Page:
Certainly these were characters who made bad choices and then blamed them on circumstance. But I had questions about these movies that went unanswered. When Woody Allen marries Meryl Streep in "Manhattan," why doesn't he know she's lesbian? And when later he falls hard for 17-year-old Mariel Hemingway, can't he see that love with a high school senior is doomed? Though it was clear to me that Audrey Hepburn in "Breakfast at Tiffany's" is a party girl who answers only to herself, my father mooned over her coquettish charms. He saw the men who failed to tame her as unlucky. To me, these men did not fall in love with particular women so much as the looming rush of beautiful disaster.
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A lot of time has passed. I am older than my father was when I was born. Now I know: how stupid he was, how young. He said that when I was born he used to go to grocery stores and just push the cart around the lonely aisles for hours, he felt so lost. That was not the life he imagined, he said, not at 25!
I still occasionally think of Debbie Stone: not about what she meant to us, but just of her strange yellow hair, or her brittle laugh. Since then, I have made a lot of choices. I am uncertain at this point whether the good outnumber the bad. I feared for years that I would always be, like my mother, the one to leave. And I worried that I would turn out to be like Debbie Stone: someone else's bad luck.
And then my father fell in love again. She was young enough that she and I could have gone to high school together. She wrote poetry that she printed out in gothic font and tended to wear a lot of "sheer" blouses. They talked on the phone five or six times a day, because she moved to Chicago. She had two or three boyfriends at a time, which beautiful and crazy women, I have learned, sometimes tend to have.
I never met this girl. I worried about having a 28-year-old stepmother until my father admitted that he hadn't yet even kissed her. But this was not for lack of effort. After all, my father learned his lesson from our favorite movies, where the heroes never give up. Think of "The Graduate." What does Benjamin do when Elaine breaks it off to marry another guy? Who cares what Mrs. Robinson says, or that the minister has just pronounced them man and wife. He pounds on the glass wall of the chapel, screaming her name, and she runs off with him in her bridal veil, straight to the bus.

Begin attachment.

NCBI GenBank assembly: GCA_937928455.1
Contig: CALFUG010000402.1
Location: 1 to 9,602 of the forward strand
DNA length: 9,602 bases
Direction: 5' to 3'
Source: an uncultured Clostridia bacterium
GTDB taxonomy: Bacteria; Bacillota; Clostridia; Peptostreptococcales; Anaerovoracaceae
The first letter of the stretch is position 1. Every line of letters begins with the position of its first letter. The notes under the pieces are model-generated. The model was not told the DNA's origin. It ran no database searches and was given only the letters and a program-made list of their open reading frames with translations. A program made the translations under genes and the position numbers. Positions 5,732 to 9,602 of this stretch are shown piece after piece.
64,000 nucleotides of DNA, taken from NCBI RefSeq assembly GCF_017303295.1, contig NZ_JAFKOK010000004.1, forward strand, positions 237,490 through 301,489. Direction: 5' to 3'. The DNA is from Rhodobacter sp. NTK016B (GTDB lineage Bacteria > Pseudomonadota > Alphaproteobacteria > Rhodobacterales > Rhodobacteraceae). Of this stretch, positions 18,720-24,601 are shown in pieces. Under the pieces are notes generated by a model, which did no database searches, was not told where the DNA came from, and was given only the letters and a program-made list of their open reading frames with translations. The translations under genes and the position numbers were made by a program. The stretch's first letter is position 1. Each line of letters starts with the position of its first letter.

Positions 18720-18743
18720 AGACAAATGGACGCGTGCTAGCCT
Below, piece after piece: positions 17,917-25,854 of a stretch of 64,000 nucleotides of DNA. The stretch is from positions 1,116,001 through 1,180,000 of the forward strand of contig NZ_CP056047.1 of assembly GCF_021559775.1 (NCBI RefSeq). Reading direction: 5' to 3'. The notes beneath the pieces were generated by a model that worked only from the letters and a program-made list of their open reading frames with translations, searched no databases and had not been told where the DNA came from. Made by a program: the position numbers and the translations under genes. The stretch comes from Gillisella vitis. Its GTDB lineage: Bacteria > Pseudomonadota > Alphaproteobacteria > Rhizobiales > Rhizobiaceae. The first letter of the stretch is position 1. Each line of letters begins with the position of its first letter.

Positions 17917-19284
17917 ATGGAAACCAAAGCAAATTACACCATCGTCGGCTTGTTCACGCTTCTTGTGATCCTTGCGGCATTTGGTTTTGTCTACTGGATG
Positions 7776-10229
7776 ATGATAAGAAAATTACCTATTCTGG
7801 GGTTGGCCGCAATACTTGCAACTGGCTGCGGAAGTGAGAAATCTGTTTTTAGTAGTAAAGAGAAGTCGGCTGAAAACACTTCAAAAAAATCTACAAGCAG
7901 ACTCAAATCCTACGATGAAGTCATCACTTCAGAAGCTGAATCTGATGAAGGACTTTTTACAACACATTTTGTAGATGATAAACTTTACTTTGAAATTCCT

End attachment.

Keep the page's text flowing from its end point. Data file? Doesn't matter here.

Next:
One Christmas, I got a call from Chicago. My father was at a pay phone. It was cold and windy, and the sidewalks were slicked with black ice. I could hear car stereos boom past with the bass pounding, and the sounds of two men shouting.
"Are you OK?" I said.
"Yeah," he sighed. "Only I slipped and sprained my foot on the ice."
Later I got the whole story. This girl never offered to pick him up or invited him to stay with her, so my father took buses and stayed in a hotel. Lost in her neighborhood, he painfully limped around looking for her address until a red-haired young woman stopped her car and asked him if he was hurt. She ended up giving him a ride. After thanking the redhead, my father chided her for picking him up.
"You're not going to kill me, are you?" she said.
"Do I look like the dangerous type?" he asked.
"No, you're right," she laughed. "I guess I've seen too many movies."
He finally made it to the girl's house. She greeted him coolly at the door, smoking a cigarette. During the week he spent in Chicago, he spent five hours and 45 minutes with her; he counted.
"Wasn't that a waste?" I scoffed.
He said no. He went to a movie at an old Chicago theater where he'd never been. The red plush seats were frayed and the popcorn had real butter, and the heroine bore a stunning resemblance to Debbie Stone, who he hadn't thought about for years.
"What did I ever see in her?" he said. I said I didn't know, and then considered.
"She had pretty hair," I said, and he agreed that this was true.
For a long time after that when my father called me we would talk about the movies. Most of his old heroes got old and didn't seem, to him, as funny anymore. Or, like Woody Allen, they have given up romantic leading roles and now seduce their heroines, their Scarletts and Penelopes, strictly from behind the camera. He didn't believe that Jack Nicholson, in "Something's Gotta Give," could possibly impress Amanda Peet, much less Diane Keaton. "They would never go for that old jerk," he said. My father goes alone to the Uptown theaters, once or twice a week, and remembers scenes and dialogue in excruciating detail. He tells me what to see, and I believe him, because movies were always the one thing for which his judgment was impeccable.